Samsung responds to Galaxy Fold screen damage: ‘we will thoroughly inspect these units’

Samsung has released an official statement that addresses reports of display problems with the upcoming Galaxy Fold. There are two parts to the story, and unfortunately only one of those parts offers real answers.

First, Samsung states that it intends to "thoroughly inspect [the review] units in person," referring to the devices they appeared to have had. The screens are broken without a direct and obvious cause. Our revision unit developed a protrusion that appeared to be the result of something between the screen and the hinge, which finally broke the screen. So we still do not have a clear answer.

Separately, Samsung addressed the problem of screen breaking because reviewers had tried to remove a protective plastic layer that was attached to the screen. Even though it looks like a screen saver and seems like a natural thing to try to eliminate, it should not be. Here is Samsung's statement, complete:

A limited number of Galaxy Fold samples were provided to the media for review. We have received some reports on the main screen in the samples provided. We will thoroughly inspect these units in person to determine the cause of the problem.

Separately, some reviewers reported having removed the top layer of the screen causing screen damage. The main screen of the Galaxy Fold has a top protective layer, which is part of the structure of the screen designed to protect the screen from unintentional scratches. Removing the protective layer or adding adhesives to the main screen can cause damage. We will make sure that this information is clearly sent to our customers.

While the clarity surrounding the screen saver is useful, the lack of a clear answer about what broke our unit and at least another Galaxy Fold screen is troubling. As we noted in the previous article, we returned our broken unit to Samsung for inspection and have been waiting to hear what was the cause of the break.

Reports of problems with the Galaxy Fold came a few days after the review units of the next folding device came out into the world. Since then, several outlets have reported problems with the device, including The Verge that saw our review unit break after just one day of use when (we thought) a piece of debris stayed under of the folding screen and damaged the OLED panel. Before the launch, Samsung said it performed rigorous tests on the Galaxy Fold display, promising that the flexible display "would last more than 200,000 folds and unfold." But the statement does not seem to hold up after use in the real world.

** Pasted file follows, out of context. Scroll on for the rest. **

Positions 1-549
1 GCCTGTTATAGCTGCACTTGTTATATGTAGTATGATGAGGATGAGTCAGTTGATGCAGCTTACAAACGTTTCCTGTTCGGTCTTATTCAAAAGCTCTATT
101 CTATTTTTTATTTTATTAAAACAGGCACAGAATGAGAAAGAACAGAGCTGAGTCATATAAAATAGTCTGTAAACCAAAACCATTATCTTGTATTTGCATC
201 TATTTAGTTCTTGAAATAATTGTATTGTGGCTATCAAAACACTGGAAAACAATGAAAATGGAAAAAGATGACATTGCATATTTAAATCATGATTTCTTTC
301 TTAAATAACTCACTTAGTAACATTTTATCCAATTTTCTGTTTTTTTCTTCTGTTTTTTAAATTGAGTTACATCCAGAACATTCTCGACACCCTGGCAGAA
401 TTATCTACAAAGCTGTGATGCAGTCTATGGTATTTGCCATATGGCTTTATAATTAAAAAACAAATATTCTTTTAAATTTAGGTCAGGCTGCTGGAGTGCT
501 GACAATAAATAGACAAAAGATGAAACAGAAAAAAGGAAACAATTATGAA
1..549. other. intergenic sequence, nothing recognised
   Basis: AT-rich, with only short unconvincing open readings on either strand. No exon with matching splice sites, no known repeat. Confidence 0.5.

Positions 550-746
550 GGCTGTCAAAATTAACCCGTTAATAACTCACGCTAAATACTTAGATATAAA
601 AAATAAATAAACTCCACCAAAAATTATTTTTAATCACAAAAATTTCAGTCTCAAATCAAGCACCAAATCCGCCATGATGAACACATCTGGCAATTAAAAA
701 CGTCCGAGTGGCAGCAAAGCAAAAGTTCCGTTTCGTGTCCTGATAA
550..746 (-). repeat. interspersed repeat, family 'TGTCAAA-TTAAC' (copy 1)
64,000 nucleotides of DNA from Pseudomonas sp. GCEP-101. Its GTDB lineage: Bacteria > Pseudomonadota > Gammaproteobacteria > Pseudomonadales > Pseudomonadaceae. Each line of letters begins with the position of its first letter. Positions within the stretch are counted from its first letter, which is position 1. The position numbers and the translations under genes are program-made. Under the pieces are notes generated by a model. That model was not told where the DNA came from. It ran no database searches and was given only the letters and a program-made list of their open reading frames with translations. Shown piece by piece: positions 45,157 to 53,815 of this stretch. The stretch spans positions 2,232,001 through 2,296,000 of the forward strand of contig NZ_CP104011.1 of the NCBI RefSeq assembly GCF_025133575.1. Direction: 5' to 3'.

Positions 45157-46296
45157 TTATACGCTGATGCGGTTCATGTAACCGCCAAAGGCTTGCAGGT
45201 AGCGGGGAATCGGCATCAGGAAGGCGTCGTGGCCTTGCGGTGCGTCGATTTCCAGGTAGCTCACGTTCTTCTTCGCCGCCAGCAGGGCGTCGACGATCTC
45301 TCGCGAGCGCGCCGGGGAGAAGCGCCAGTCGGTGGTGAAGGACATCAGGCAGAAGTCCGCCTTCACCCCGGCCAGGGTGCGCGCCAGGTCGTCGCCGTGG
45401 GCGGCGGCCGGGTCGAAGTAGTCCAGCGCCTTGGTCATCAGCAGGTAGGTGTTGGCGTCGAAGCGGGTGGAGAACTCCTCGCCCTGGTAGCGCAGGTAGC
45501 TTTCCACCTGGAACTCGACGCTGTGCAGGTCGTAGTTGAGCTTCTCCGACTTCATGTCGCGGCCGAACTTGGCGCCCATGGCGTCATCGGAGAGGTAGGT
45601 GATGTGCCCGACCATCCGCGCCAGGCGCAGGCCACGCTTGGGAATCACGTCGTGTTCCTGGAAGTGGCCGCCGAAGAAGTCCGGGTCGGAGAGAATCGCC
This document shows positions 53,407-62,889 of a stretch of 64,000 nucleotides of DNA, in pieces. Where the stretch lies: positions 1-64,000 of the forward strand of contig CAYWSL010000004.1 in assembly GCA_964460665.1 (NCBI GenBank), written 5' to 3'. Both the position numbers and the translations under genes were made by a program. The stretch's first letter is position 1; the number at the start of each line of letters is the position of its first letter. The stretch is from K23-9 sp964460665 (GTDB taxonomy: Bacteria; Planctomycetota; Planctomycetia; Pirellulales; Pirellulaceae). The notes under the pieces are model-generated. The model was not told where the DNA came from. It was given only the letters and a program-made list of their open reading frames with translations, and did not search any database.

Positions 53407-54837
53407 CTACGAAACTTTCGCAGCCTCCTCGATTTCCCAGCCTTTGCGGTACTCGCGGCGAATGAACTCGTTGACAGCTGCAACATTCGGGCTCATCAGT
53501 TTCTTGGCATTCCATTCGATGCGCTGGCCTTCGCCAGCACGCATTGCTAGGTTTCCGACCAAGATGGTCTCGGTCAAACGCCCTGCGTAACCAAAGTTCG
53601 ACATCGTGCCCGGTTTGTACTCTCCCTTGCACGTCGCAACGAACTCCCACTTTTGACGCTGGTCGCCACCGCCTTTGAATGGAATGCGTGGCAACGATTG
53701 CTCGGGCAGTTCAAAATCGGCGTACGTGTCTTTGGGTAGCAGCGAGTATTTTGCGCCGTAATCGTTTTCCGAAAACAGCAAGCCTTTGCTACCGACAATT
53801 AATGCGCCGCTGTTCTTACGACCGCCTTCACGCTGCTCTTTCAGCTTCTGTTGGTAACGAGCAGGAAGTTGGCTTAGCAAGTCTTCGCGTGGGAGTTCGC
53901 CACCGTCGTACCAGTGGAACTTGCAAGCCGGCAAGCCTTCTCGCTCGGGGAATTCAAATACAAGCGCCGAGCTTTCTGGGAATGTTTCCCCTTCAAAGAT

Some of the problems with the screen may have been avoided: several reviewers detached an external "polymer layer" for the screen that looks like a screen saver, but in fact it is a crucial part of the screen. For his credit, Samsung is already warning users not to take off that layer at least in the retail version of T-Mobile, although it seems that a stronger warning is needed. And even if that is the case, it still does not explain all the failed drives, some of which encountered problems even though the owner has not removed the polymer layer.

Since the Galaxy Fold costs $ 1,980, seeing such critical flaws appear before the official launch is not comforting.

The screen failures of the Galaxy Fold are not the worst disaster for Samsung in recent memory, that title still goes to the Galaxy Note 7, that Samsung finally had to fully recover and cancel the production due to the explosion of the batteries . To this day, you still can not bring a Note 7 on a commercial plane.

There is also a lot in the Galaxy Fold. Samsung is trying to win the race to the market with the first conventional folding device and what may be the only high-profile folding phone launched in the United States for quite some time. A slip of this magnitude as soon as it is out the door is the worst case for Samsung here, blackening the eye of the company not only for the Galaxy Fold, but for the entire market of folding phones.

Despite Samsung's statement, it is not clear what the underlying problem was with the Galaxy Fold display, and whether Samsung will be able to fix it in time for the launch, or even at all.

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